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When Sue Robinson felt a lump in her breast in February 2002, she knew she had cancer.
She had felt some pain first, and when she checked it out, she felt the lump.
"It was, of course, devastating," Robinson, 55, said. "It put me on my knees."
That was a Saturday. She called her doctor Monday, and a office assistant said her doctor could see her in two weeks.
"I said, 'You don't understand, I'm driving there right now,'" Robinson said.
The biopsy results came back on Valentine's Day. Ten months of chemotherapy and radiation followed. She underwent chemo twice because the cancer had spread to her lymph nodes, and both times, she lost her hair.
"I was OK with it, because my main goal was to live," Robinson said. "It didn't matter if I had hair."
Robinson, who works in nursing administration at Springs Memorial Hospital, was working in the hospital's admissions department then. It kept her busy, and kept her mind off of her cancer on some days.
Robinson was also caring for her parents, who were both diagnosed with Alzheimer's disease. She visited them every day, got their daily medications ready and made sure they ate supper.
"I think that, too, helped keep me going," Robinson said.
The week before Christmas in 2002, Robinson finished her cancer treatment. She remembers how other breast cancer survivors rallied around her during her illness, and now she feels she has to do the same for other women diagnosed with the disease. That's why she's looking forward to being a model in the "Look Good, Feel Good" Fall Style fashion show being put on by the hospital's Healthy Woman program.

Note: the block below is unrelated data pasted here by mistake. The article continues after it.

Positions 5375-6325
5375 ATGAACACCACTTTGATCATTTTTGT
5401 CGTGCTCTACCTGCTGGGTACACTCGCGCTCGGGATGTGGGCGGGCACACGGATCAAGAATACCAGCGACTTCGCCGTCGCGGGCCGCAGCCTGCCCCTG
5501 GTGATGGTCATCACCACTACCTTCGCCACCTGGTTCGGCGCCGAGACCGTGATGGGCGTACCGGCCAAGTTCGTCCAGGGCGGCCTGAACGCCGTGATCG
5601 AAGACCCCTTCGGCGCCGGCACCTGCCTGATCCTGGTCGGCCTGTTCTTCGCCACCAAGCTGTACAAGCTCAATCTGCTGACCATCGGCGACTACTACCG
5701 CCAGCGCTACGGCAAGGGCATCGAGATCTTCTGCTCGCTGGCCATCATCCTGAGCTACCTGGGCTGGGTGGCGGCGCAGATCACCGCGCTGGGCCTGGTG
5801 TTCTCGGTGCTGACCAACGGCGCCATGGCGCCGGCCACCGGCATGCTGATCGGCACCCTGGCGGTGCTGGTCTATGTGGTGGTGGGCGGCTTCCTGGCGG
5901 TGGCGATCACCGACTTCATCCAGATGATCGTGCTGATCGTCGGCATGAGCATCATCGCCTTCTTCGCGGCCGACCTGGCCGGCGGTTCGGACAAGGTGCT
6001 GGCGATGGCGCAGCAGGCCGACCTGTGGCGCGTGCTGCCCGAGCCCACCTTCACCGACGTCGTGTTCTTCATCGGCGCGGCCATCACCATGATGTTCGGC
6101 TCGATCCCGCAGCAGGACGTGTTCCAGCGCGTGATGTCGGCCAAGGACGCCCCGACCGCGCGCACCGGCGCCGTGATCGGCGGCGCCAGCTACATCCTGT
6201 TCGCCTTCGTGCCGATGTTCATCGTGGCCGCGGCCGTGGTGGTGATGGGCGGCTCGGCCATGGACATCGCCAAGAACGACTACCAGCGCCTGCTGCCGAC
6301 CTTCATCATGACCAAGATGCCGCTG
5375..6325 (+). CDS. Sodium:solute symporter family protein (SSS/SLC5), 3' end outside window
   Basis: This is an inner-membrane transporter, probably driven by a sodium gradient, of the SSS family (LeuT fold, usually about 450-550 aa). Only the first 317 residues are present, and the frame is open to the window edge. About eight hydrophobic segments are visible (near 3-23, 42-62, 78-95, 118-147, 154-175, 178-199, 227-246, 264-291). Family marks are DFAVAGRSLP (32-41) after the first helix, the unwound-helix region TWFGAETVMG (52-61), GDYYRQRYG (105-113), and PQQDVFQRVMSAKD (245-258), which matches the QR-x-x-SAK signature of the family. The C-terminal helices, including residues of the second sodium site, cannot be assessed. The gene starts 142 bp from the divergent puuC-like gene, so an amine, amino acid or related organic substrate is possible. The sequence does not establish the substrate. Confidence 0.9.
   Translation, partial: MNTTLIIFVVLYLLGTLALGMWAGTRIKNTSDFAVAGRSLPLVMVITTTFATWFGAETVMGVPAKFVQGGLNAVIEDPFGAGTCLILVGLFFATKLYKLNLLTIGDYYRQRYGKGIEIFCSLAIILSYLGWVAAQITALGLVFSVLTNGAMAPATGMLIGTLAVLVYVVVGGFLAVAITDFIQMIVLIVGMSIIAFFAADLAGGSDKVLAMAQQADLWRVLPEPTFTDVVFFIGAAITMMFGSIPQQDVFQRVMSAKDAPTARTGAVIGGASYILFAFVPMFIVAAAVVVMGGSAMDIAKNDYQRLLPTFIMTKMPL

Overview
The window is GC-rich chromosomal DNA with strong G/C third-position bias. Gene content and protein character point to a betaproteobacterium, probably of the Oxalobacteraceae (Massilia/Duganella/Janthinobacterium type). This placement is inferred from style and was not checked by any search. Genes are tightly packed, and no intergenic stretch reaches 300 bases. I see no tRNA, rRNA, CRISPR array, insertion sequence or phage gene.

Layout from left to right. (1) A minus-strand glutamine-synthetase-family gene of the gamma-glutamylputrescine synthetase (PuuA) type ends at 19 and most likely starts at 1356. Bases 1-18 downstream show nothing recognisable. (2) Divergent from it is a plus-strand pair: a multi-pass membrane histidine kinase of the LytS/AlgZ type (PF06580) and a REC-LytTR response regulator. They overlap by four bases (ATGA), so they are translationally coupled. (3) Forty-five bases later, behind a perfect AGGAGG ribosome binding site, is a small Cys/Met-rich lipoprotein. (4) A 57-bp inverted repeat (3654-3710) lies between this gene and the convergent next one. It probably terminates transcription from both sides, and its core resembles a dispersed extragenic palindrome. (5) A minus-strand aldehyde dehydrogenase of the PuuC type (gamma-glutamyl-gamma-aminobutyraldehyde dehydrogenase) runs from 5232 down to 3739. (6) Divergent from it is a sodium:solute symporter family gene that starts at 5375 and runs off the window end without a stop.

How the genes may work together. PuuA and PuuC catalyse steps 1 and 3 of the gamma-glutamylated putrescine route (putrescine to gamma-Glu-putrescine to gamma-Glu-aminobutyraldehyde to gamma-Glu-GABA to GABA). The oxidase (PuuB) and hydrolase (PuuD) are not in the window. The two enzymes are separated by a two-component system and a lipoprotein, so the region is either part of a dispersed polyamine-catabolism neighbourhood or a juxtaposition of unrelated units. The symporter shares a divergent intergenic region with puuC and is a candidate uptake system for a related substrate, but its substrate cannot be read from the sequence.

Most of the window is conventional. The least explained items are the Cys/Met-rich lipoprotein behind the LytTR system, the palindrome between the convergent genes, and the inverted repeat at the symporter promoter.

"Anytime you can make people more aware of it, it's a good thing," Robinson said. "If you feel something (a lump), don't put it off. Get it taken care of.
"I think it will be a lot of fun," she said of the fashion show. "I hope we'll have a good turnout."
Robinson has a family history of breast cancer. Two of her aunts and a great aunt were diagnosed with it. Robinson had a mammogram in May 2001, about 10 months before she found the lump in her breast. She has reached the point where she only has to see her oncologist once a year.
It may come as a surprise to some people, but Robinson finds her experience with cancer rewarding in many ways. It made her more aware of her own inner strength and of her family's love. She and her husband, Freddie, have a son, Trey, and daughter, Tracy and four grandchildren.
Their first great-grandchild is due in about two weeks.
"I've learned so much about myself and my family," Robinson said. "You realize you're such a strong person."